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Google is today announcing the rollout of cellular support for Android Wear, which means that smartwatches running on the OS will no longer need to pair with a smartphone via Bluetooth (or connect to Wi-Fi) to get online — assuming they have a 3G or LTE chip.
Right now, there’s only one Android Wear smartwatch that comes with LTE connectivity, and that’s the LG Watch Urbane 2nd Edition, which LG announced is beginning to roll out in key markets today (first in Korea and the U.S. on AT&T and Verizon, with Europe, Asia, and elsewhere to follow).
Expect a lot more cellular-enabled Android Wear devices to follow hard and fast now that Google has rolled out the update. And don’t forget, this means buying a dedicated sim card for the device, forking out extra dollars on a monthly basis to support that 3G or LTE connection. The value will depend on how much use you get from your watch.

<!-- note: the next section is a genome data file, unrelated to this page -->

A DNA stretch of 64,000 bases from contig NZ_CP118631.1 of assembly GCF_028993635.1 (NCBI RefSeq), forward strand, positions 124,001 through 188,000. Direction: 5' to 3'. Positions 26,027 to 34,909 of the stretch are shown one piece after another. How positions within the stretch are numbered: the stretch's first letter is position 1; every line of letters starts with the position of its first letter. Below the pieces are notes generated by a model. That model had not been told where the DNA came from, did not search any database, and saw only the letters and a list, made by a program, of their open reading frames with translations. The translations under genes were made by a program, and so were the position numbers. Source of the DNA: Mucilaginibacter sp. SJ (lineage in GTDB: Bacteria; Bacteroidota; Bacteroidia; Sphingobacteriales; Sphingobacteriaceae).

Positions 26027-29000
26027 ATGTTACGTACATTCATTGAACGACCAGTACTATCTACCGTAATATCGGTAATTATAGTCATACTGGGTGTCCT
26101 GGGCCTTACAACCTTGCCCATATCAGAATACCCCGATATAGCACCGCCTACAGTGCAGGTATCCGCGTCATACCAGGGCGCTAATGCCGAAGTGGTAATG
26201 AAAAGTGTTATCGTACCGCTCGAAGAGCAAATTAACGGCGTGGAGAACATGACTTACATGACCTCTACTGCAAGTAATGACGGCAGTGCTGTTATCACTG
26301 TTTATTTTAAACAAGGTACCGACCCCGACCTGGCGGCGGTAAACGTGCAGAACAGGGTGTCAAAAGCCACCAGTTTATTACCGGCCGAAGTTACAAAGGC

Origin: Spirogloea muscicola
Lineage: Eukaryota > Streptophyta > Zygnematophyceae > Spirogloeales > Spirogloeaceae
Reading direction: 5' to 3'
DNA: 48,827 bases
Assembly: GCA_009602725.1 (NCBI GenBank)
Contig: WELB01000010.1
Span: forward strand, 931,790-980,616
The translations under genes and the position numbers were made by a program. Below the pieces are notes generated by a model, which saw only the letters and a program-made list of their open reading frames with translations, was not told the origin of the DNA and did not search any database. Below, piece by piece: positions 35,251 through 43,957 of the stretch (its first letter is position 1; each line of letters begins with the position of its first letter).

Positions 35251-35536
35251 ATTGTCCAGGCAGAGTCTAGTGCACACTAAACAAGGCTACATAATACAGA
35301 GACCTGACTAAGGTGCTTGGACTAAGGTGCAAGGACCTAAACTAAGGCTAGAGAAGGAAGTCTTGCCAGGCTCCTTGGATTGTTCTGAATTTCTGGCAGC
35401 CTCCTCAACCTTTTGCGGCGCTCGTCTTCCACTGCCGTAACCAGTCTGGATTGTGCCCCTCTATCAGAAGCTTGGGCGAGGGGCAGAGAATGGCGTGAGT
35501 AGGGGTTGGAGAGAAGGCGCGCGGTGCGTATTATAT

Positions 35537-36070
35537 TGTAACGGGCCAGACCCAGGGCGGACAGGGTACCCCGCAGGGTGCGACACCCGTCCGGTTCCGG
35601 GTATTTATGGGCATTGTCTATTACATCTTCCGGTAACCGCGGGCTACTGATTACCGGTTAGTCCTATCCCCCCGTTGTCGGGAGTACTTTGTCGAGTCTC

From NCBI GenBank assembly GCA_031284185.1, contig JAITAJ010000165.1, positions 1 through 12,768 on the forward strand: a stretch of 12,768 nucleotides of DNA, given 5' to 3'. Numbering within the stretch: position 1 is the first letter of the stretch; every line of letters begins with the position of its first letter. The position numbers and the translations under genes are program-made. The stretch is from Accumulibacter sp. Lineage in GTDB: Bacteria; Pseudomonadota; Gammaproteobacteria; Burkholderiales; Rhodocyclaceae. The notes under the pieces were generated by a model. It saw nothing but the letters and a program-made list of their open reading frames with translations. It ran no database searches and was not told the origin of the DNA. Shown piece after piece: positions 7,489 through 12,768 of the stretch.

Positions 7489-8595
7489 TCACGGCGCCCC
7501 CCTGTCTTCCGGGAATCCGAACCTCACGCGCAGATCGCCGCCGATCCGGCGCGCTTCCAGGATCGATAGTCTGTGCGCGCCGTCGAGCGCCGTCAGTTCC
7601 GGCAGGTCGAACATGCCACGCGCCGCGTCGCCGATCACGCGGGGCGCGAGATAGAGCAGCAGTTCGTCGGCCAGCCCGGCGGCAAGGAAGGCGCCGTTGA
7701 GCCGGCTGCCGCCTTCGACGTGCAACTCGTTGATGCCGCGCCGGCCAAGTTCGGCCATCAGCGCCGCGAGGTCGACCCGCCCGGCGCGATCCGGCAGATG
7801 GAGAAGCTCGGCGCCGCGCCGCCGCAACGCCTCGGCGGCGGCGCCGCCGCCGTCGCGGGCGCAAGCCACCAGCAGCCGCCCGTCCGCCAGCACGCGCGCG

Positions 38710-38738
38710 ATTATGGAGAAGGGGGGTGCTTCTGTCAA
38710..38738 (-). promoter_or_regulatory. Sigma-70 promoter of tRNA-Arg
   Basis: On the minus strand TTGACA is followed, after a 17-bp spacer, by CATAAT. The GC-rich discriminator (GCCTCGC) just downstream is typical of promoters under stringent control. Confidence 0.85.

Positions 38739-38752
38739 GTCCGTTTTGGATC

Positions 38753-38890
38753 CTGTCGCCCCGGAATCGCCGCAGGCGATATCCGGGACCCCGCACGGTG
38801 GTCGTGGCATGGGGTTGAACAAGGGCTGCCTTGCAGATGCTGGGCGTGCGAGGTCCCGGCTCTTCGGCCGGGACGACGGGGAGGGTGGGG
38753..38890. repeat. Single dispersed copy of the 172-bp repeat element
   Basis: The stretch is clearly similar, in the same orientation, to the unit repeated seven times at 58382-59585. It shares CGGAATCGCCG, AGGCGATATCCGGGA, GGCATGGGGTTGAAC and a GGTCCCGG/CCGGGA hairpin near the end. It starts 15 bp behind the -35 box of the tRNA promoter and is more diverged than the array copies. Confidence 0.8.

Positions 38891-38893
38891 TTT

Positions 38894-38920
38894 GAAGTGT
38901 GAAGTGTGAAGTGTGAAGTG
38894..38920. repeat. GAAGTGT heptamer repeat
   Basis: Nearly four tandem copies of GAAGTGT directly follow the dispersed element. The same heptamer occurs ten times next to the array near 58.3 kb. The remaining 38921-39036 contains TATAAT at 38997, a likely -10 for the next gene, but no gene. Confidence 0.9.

“No more worrying about Bluetooth or Wi-Fi—your watch will automatically switch to a cellular connection when you’re out of range,” Peter Ludwig, product manager for Android Wear, said in an official blog posting on Wednesday.
“As long as your watch and phone are connected to a cellular network, you’ll be able to use your watch to send and receive messages, track fitness, get answers from Google, and run your favorite apps. And yes, you’ll even be able to make and take calls right from your watch, for when your hands are full, or your phone is elsewhere,” he added.
If you’re thinking, Hey wait a minute, the Samsung Gear S released in November last year had 3G connectivity — you’d be right. But it doesn’t run on Android Wear, instead it’s using Samsung’s own Tizen operating system.
The Apple Watch, meanwhile, which launched in April and runs on watchOS (watchOS 2 arrived in September), doesn’t yet support cellular connections. So Google has raced ahead of Apple on this one, something it doesn’t always manage to do.
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